Her articles in the Ranchman got the attention of  a man that wanted to have Grandin design a new flow system for preparing cattle for the slaughterhouse. Her design was not embraced initially, in fact it was torn down before it got an honest chance. Once it was reconstructed however, it bore out exactly what Grandin had theorized. The cattle were less agitated, there were fewer cattle lost in the dip process, and it took fewer men to work the cattle, again, because they were so much calmer than before.
This moved Grandin into the field of animal welfare. It is believed that thanks to Grandin’s autism, she has a unique perspective on understanding how animals feel when trapped and being prepared for slaughter. This led to Grandin designing cruelty-free slaughterhouses which have been duplicated around the world. PETA recognized Grandin’s work by awarding her the “Proggy” award in the visionary category.  Grandin is also recognized as a leading advocate for autistic, and when she does speak at autism events, the room is usually SRO.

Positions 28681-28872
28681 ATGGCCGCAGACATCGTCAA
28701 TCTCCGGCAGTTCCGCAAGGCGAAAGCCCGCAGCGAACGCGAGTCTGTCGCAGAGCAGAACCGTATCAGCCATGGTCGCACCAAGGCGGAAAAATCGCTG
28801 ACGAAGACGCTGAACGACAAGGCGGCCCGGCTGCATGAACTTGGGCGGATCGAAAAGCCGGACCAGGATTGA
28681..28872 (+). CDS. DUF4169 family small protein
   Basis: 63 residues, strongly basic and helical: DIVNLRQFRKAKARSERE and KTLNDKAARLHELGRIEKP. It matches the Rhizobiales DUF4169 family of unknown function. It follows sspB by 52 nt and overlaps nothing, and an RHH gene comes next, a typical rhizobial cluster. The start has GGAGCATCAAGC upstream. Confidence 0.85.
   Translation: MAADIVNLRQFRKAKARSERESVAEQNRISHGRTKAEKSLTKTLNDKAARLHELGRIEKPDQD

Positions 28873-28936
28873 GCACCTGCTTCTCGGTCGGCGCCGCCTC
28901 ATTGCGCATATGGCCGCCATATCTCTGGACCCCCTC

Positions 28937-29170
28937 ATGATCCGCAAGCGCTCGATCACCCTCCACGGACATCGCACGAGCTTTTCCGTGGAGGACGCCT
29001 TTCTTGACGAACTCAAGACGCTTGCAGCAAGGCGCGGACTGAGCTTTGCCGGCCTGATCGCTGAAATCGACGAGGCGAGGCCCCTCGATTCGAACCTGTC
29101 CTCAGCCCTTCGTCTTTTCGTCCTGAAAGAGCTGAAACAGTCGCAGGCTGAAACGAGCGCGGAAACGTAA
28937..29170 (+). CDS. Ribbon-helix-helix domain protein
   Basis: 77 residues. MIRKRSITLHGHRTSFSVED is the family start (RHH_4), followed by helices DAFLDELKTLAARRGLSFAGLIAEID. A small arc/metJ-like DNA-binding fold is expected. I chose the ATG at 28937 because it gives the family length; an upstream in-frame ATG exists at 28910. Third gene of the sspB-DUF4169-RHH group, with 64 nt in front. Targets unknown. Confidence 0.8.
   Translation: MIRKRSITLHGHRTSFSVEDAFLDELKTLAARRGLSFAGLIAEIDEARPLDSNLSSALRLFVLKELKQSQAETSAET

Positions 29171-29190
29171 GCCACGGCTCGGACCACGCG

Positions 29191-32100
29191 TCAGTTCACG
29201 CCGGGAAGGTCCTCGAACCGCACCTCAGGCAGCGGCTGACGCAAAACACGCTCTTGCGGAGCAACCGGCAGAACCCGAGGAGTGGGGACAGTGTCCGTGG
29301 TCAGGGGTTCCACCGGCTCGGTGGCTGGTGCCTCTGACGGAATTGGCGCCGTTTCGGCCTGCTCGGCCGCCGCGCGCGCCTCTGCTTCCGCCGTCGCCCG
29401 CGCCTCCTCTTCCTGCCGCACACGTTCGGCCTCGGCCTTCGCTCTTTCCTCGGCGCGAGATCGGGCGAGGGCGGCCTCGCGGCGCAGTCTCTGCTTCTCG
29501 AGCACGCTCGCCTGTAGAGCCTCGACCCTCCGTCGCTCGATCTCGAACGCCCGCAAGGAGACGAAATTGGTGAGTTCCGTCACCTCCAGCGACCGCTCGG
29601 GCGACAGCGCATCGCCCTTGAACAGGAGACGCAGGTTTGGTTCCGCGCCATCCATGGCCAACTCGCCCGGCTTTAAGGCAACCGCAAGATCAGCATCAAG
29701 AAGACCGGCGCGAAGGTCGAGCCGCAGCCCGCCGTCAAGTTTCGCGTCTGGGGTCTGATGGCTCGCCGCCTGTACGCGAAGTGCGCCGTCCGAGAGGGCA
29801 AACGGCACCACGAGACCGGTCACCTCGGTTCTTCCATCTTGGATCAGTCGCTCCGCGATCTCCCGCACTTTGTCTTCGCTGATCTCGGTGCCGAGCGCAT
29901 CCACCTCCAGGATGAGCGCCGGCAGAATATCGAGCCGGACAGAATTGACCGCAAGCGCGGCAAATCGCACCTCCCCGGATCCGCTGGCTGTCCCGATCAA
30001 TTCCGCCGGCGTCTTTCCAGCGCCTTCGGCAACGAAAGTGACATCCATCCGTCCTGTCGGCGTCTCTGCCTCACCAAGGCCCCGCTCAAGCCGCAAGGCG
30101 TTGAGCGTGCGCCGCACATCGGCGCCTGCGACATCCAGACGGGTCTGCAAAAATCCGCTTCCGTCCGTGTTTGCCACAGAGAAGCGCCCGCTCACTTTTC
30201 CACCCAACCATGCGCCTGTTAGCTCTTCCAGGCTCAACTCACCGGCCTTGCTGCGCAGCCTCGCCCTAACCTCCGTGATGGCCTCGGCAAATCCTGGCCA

Grandin went on to get her master’s degree in animal science from Arizona, and eventually a doctorate from UI-Champaign in animal science in 1989. In 2010, Duke University bestowed an honorary Doctorate of Humane Letters upon her as well. Currently Grandin lives in Fort Collins, Colorado, where she is a professor at Colorado State University. She lists her outside interest as autism rights, horse riding, biochemistry, and sci-fi movies. Grandin has neither married nor had any children and has stated she never desired either as emotional relationships are not a part of her. Her life story was made into an HBO movie, in which she was portrayed by Claire Danes,  that took 7 of the 15 awards it was nominated for.

“I think using animals for food is an ethical thing to do, but we’ve got to do it right. We’ve got to give those animals a decent life and we’ve got to give them a painless death. We owe the animal respect.”  – Temple Grandin


One Response to “Biography: Dr. Temple Grandin, autism advocate and animal rights champion”

  1. Libby Keane said

    What a coincidence. The local TV station just did a profile of this woman. Amazing.